I'd be somewhat surprised
Still waiting on Amazon to send it too me.
I've yet to receive confirmation of shipping, but with any luck I shall soon.
Any? No. There is some there. For the most part, it is a set of grand sweeping changes to Mythic Europe that you could follow in your sagas in one way or another, or simply mine them for the ideas and story seeds that these books are traditionally full of.
In my opinion we haven't had any serious crunch since Cradle and the Crescent.
Here's what we've had since then:
Against the Dark: The Transylvanian Tribunal
Tales of Power
The Contested Isle: The Hibernian Tribunal
Transforming Mythic Europe
There was a moderate amount in Against the Dark and the contested isle in the form of exotic traditions. The Grogs stuff was just the mechanics from the core book with some of the bookkeeping done for you.
I finally got around to picking up my copy today. I mention this because no one else has posted that they have purchased a copy retail. I gather that the authors should now feel free to talk about the finished product.
I can also field questions about the contents.
Well, my bit is pretty crunchless. It uses vanilla Hermetic magic in new ways, but not with new base effect guidelines. That is, it mainly points out that if you can make a big enough wall, and make it thick enough, you can actually make an island, then it does some of the volumetric calculations for you so that yoiu don't need to work out the volume of a pyramidial fustrum if you don't want to.
The thing is: making an island is really easy for Hermetic magi. Dealing with the consequences is the tricky bit. The consequences make up most of the rest of the chapter.
I havent read all of those in details, but Antagonists contains nice story seeds and ideas for bigger campaigns. I think Tales of power (and in a lesser degree, Hermetic Projects) has the same purpose.
I thought Antagonists was very crunchy... It felt crunchy writing my bit.
I think he meant new crunch.
There was plenty of applied crunch in several of the mentioned publications.
Exactly. There was little in the way of new systems in these books, there were plenty of spell levels and soak scores to be computed using the existing stuff. Seeing as the line is now thirty four books (counting the core book and Fallen Fane but not Semita Erribunda) that's almost certainly a good thing. I didn't mean to sound unhappy.
I snagged my (PT) copy yesterday too.
Last word in the "Inanis" box (pg 136) is "Pollution"...
My copy arrived today. I eagerly skimmed through and overall I was impressed by the soundness of the ideas.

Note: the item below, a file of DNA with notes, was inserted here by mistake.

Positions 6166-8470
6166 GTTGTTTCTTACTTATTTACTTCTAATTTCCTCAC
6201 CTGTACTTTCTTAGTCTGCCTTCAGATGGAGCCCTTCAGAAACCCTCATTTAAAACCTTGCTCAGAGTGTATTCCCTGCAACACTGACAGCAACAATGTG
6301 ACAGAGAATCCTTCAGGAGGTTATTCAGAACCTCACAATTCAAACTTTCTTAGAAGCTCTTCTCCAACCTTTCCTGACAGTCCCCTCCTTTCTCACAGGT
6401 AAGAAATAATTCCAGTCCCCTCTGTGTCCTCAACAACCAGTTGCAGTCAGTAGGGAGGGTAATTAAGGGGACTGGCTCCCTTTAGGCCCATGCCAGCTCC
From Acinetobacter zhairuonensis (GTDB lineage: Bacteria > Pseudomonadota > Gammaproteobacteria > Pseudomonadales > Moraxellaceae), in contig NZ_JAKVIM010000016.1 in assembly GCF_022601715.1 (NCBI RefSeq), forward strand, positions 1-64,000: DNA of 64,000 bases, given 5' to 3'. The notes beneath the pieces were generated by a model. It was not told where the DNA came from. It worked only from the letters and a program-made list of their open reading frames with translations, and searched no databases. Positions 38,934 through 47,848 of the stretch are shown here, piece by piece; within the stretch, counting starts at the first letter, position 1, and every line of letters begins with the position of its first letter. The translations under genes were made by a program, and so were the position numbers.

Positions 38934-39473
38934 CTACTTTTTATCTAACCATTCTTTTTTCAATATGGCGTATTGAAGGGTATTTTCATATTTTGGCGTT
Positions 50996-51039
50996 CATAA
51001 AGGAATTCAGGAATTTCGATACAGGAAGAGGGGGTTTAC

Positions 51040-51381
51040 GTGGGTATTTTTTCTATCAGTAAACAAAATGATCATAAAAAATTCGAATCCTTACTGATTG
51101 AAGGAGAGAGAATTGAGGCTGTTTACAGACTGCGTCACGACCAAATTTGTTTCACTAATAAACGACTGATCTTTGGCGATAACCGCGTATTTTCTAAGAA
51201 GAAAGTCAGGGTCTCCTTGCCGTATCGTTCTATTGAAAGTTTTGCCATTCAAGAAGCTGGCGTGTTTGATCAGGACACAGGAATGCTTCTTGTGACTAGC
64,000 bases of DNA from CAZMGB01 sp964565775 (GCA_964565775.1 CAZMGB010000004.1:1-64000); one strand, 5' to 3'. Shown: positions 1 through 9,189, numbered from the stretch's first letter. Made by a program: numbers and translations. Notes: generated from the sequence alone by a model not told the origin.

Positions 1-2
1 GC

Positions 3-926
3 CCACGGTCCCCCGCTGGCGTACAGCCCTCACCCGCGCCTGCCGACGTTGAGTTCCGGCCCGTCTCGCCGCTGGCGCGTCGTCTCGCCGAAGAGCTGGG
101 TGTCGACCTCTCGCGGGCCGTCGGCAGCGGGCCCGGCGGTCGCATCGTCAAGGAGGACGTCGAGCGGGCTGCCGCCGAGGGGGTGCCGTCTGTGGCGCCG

I particularly liked the magical island idea. While I don't think it will directly apply to the game I am running it inspired a lot of ideas for the next character I play. The ways of creating magical canals and roman type paved roads was clever.
What will apply to my game is the discussions of magically duplicating books.
The only bit I was not entirely convinced of was the idea that the spell Hermes Portal does not cause warping on people using it to travel. Is there a discussion any where that might shine some light on this idea?
I look forward to reading the book I greater detail.
I believe the fact the Hermes Portal does not warp is in fact a side effect of it's non-hermetic nature. Much like the Aegis of the Hearth, and Parma Magica do not warp.
I believe Hermes Portal isn't causing warping since it isn't affecting the people, it's affecting the "earth", connecting two parts of it. That's a non-Hermetic effect, but still. The more straightforward ReCo teleportation would warp, and would need requisites for different Forms. Likewise, the Aegis of the Hearth doesn't affect Corpus or Mentem, so it doesn't warp those targets in the area it is operating on.
For the aegis, it affects you since your casting total should be divided by two if you hadn't been given the token. Thus the aegis is affecting you, but because you have the token, you are not bothered. Does it give warping? see later..
For the more general question about warping, I think it's one of the thing the troupe has to decide by themselves.
Does a CrIg 45 (Target : fire) spell cast on you (target : you) give you warping? My troupe would say sometimes yes, sometimes no. I personally like the no but sometimes, it's easy to answer yes.
Does a CrCo(Me) (higher than 30) artificial being hitting you give you warping? I personally would say no.
As for the aegis, we just decided that : no. Major breakthrough not fully integrated or "doesn't affect you", pick your reason.
I hope I have been helpful.
It's affecting the magic the caster wields, not the caster directly. And, it doesn't divide casting total by two, it subtracts half the Aegis level from the casting total.
The Aegis has been stated that it does not cause warping, period. As to the reasons why it might not (in Hermetic terms) is speculation only, and is strictly in the domain of the saga to use, and it might be used as a beginning point of research into the Limit of Warping.
Warping is a complex topic. I don't think recipients of the Ball of Abysmal Flame should be affected by warping, (the Target is the Fire, after all), but Corpus and Mentem spells should cause warping, unless the spell is specifically designed for the recipient.
So perdo corpus which debilitates them for a year and warps them? Sure it takes vim to cast...
If it's greater than or equal to 30th level, yes.
But vim to cast? Did you mean vis? And why does a PeCo spell require vis?
It lasts for a year. Makes it a ritual.